In addition to measurements of horizontal directions, zenith angles were made along each course. These values were used in converting slope distances to horizontal values and in computing differences in elevation between the occupied station and the station being sighted. These horizontal values were further reduced to sea-level elevation, the datum where all coordinate values were calculated.    
Standards of Accuracy Used
   
A standard of accuracy requires concomitant Weld procedures, which were followed as rigorously as possible under conditions imposed by weather and personnel. To assure adequate and proper control for mapping topographical and planimetric features, such as tombs and temples, the standards adopted were second-order (modified):    
   
  • Number of courses between azimuth checks: 25 or less.
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  • Azimuth closure not to exceed 3 sec/station.
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  • Position closure after azimuth adjustment: 1:10,000.
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  • Distance measurement accurate within 1:15,000.
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  • Minimum distance to be measured with DI-10: 200 m.
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  • Minimum number of direction observations with a one-second theodolite: 4 positions of circle.
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  • Differential leveling-loop closure not to exceed 0.008 m multiplied by the square root of the loop length in km.
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    Traverse Closure
       
    The total length of the 27-course control traverse was 13,809 meters. Azimuth closure approximated 1.5 seconds per angle, or direction, measured. This error of closure yielded an accuracy of 1:65,000. This closure easily met our second-order (modified) standard. Such accuracy is more than adequate for ground control of aerial photography and for archaeological Weld mapping. All calculations and adjustments were made and adjusted as required by the use of a Hewlett Packard HP-97 with an HP surveying program card.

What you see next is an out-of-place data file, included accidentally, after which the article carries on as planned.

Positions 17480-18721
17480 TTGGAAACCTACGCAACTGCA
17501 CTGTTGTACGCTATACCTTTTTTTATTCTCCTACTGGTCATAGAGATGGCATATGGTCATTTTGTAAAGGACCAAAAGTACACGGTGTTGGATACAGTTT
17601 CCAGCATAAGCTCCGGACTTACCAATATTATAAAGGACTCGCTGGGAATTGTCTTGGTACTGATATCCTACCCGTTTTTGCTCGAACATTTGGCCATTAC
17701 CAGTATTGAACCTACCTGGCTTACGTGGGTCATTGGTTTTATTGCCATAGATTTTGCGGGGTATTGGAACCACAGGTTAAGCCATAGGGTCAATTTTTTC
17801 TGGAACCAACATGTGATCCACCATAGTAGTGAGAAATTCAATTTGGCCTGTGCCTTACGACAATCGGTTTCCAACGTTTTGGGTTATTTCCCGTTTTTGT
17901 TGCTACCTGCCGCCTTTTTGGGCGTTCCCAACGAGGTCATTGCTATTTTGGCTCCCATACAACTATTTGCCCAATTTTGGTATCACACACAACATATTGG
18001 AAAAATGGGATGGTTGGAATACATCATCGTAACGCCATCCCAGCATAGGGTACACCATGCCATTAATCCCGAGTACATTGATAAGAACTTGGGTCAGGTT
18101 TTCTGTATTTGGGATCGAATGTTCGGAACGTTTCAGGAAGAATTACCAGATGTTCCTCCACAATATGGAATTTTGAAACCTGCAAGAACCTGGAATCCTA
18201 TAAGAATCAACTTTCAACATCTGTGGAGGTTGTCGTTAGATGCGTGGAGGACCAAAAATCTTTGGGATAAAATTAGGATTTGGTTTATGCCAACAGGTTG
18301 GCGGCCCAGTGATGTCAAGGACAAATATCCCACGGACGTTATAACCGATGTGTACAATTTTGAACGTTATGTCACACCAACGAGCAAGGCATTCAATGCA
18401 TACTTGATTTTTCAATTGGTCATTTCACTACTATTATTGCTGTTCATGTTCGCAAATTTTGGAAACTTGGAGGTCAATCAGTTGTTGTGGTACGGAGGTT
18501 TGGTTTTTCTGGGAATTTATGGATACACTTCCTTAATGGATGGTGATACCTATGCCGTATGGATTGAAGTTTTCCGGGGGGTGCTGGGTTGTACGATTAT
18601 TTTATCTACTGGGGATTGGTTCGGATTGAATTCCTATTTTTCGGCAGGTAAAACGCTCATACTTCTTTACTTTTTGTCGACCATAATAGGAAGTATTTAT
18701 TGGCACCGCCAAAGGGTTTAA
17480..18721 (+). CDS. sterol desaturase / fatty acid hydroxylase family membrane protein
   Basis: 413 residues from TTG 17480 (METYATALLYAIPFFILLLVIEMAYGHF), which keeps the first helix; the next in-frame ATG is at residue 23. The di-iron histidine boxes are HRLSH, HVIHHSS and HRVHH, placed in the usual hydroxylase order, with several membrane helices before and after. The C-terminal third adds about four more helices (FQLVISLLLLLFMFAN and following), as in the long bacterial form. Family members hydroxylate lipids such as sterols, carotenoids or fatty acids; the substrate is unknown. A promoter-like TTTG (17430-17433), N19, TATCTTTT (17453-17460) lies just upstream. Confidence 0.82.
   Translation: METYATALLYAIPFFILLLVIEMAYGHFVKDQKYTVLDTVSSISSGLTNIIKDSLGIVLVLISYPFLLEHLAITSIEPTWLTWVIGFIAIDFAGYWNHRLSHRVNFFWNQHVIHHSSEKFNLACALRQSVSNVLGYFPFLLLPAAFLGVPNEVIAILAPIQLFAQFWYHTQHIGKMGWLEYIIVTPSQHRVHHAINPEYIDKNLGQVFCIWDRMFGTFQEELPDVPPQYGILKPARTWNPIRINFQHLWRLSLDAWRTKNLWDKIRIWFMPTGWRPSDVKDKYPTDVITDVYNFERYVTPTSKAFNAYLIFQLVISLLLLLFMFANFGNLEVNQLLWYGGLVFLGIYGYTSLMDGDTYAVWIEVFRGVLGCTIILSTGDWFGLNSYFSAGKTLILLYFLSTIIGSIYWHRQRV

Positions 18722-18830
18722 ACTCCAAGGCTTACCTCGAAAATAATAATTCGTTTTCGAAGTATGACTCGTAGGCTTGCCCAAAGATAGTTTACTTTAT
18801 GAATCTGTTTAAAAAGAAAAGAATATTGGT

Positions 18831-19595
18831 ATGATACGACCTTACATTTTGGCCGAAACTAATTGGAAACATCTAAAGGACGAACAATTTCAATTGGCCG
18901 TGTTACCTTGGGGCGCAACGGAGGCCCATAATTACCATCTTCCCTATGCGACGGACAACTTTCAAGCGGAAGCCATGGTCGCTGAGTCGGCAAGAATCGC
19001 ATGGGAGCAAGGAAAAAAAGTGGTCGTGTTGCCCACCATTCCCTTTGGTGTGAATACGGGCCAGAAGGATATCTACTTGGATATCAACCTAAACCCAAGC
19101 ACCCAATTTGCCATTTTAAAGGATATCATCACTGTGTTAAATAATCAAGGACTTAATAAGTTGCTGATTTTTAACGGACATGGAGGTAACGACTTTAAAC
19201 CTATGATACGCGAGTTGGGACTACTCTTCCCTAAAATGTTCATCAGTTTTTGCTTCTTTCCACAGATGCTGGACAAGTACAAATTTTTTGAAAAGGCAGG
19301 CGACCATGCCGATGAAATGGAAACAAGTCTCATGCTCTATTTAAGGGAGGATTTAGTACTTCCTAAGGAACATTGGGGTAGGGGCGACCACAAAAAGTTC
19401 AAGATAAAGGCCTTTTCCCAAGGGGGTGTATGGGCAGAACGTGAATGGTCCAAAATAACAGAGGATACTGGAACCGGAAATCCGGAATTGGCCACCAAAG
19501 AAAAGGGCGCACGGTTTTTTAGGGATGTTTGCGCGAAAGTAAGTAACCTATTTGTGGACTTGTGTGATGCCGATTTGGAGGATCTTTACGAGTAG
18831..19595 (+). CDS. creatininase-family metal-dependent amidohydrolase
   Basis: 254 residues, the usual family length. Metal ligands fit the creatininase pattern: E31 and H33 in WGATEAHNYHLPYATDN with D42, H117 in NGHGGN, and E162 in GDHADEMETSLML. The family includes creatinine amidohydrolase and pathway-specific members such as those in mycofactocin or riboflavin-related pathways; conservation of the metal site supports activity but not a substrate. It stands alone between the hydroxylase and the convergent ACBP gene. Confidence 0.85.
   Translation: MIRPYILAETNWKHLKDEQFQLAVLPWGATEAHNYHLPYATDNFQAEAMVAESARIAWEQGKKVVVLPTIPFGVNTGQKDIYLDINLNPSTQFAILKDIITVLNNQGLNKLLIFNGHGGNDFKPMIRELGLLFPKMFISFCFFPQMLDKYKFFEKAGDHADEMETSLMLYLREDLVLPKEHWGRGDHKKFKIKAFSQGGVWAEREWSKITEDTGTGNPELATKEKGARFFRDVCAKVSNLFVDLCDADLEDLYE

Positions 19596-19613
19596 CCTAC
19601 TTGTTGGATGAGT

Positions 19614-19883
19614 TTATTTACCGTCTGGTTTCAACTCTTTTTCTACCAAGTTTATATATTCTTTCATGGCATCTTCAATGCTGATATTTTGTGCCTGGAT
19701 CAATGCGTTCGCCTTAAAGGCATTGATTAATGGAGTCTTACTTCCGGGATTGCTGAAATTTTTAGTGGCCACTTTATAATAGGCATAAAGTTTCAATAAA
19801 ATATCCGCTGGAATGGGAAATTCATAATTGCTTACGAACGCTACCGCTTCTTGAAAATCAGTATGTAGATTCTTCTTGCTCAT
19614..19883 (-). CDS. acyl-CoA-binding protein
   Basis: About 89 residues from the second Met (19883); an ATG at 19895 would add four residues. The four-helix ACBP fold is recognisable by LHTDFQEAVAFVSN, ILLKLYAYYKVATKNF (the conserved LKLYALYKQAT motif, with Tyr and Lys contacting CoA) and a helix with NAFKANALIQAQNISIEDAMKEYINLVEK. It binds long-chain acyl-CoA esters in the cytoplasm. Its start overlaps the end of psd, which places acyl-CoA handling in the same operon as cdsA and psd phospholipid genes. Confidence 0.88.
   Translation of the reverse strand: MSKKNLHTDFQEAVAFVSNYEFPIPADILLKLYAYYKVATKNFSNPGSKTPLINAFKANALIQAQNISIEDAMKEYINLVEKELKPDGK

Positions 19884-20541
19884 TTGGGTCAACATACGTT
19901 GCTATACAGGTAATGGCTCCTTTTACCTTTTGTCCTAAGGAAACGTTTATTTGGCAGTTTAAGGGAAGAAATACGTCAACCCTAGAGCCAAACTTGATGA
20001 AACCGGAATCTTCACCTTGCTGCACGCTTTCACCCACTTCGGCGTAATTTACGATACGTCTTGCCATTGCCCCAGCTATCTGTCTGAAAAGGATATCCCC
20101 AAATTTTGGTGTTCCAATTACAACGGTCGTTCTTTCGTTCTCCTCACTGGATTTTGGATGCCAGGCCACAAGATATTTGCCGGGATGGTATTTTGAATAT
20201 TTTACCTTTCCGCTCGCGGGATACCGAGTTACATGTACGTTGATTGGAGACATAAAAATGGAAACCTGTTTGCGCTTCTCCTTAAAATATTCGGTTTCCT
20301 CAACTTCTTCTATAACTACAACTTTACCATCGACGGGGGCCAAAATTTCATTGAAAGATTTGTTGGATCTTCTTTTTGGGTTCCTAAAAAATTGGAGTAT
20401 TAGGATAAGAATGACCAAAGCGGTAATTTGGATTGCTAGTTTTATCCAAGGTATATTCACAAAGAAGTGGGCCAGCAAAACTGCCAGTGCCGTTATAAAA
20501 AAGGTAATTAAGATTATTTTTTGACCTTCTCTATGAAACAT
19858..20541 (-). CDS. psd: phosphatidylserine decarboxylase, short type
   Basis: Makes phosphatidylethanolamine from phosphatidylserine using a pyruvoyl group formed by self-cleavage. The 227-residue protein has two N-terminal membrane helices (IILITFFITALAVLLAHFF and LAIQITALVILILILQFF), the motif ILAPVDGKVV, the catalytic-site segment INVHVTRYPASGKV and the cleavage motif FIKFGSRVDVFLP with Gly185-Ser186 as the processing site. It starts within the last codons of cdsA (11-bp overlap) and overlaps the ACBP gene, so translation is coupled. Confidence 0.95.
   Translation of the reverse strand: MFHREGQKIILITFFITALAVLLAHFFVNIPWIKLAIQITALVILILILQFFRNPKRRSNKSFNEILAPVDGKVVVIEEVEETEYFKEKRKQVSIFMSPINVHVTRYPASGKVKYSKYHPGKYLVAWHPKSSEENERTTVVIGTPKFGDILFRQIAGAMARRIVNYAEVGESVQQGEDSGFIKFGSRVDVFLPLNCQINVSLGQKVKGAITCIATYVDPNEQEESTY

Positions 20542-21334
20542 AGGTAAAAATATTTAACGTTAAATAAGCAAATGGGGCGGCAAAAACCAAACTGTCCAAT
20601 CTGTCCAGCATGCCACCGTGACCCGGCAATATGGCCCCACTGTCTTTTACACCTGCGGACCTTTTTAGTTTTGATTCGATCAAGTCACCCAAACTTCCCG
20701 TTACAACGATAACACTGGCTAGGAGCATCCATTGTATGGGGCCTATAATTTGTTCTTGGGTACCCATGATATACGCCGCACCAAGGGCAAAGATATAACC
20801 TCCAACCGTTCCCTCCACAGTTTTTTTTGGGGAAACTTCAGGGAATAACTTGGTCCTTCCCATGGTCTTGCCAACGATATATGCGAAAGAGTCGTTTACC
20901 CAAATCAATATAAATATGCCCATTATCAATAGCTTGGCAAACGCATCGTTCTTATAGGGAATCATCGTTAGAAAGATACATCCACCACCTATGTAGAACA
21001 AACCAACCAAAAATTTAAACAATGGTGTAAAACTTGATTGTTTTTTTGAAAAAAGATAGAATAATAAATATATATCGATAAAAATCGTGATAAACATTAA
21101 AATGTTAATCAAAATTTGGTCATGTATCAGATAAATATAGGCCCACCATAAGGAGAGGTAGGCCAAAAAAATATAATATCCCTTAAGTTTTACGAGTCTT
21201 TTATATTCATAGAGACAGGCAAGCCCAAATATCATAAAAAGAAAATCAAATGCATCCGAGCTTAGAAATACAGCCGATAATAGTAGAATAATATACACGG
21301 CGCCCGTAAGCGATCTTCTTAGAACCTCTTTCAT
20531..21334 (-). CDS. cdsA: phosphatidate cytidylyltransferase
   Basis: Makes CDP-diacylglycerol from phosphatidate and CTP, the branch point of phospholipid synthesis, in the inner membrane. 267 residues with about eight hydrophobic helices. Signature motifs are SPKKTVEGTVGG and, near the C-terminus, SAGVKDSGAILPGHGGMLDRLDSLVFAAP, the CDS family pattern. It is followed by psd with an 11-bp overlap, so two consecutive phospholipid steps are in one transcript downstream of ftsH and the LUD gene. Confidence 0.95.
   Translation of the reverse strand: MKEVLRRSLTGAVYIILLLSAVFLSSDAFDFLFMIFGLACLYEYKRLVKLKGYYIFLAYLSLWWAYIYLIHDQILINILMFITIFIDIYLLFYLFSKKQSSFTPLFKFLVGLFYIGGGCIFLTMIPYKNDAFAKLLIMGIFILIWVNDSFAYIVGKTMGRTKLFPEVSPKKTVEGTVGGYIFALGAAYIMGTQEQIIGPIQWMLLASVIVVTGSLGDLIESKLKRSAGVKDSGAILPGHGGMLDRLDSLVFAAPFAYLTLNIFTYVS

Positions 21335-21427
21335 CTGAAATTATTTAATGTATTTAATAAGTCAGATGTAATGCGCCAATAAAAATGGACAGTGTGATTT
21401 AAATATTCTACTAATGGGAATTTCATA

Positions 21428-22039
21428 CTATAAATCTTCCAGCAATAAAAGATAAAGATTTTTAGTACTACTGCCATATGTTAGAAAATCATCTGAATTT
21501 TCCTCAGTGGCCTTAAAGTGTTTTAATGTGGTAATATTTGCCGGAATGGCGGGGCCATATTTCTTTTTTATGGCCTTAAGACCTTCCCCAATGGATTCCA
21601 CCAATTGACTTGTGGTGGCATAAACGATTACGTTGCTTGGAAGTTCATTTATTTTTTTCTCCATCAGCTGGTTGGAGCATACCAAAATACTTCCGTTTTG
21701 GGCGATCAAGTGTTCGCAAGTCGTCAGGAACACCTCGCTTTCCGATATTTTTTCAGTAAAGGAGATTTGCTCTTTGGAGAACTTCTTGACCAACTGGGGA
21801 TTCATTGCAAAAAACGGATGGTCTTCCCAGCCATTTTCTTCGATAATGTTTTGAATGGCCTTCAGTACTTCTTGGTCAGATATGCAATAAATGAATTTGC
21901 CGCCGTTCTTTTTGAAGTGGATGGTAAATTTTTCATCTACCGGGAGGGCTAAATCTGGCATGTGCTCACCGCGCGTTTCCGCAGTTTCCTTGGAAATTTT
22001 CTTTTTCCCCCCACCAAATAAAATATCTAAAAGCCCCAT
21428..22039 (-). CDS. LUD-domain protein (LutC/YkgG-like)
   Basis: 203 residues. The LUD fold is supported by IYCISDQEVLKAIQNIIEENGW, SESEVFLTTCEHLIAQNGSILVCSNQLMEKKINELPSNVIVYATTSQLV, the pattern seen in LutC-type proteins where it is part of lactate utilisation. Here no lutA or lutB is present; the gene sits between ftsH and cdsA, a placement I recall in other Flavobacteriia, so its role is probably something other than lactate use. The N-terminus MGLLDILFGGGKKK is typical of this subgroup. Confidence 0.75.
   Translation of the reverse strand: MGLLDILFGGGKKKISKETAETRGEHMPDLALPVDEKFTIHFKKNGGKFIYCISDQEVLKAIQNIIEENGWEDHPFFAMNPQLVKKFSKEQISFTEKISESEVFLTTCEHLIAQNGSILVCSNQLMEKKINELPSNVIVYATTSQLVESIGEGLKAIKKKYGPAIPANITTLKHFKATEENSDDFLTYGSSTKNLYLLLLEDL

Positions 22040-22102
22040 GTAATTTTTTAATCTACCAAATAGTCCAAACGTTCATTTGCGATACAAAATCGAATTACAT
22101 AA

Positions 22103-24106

Vertical Control
       
    Basis of Control
       
    Three bench marks were recovered from the 1920s Survey of Egypt, proved for agreement, and adopted for elevation control. One of the three bench marks is only a couple of hundred meters from the house of Howard Carter. Another is embedded in the side of an alabaster factory in al Qurna.    
    Vertical Measurements
       
    Elevations were determined by differential leveling and by trigonometric resolution of slope-distance measurements and zenith angles. Three-wire differential levels were run with a pendulum level. Each line was run ahead and back to form individual closed loops between each succeeding pair of turning points. In areas of marked relief, differences in elevation between traverse points were determined solely by trigonometric means.    
    Level rods were made from matched pairs of five-meter pocket tapes, which were affixed to wooden staffs. The four-meter level-rod staffs were made of wood that is similar to fir. Rod bubbles were essential for plumbing the rods in the typical desert winds. On two occasions, we were blown out by the force of the khamsin winds of late April. Iron livestock tether pins were used as turning pins and PK nails were used for "permanent" TPs.    
    Closures
       
    All lines, both differential and trigonometric, were closed either in loops or upon other lines. The differential lines closed at second-order accuracies and the trigonometric lines closed within third-order values.    
    (Abridged and adapted from "Methods of Topographical Survey" by David A Goodman; first published in Atlas of the Valley of the Kings, edited by Kent R. Weeks.)    

    Published or last modified on: May 15, 2003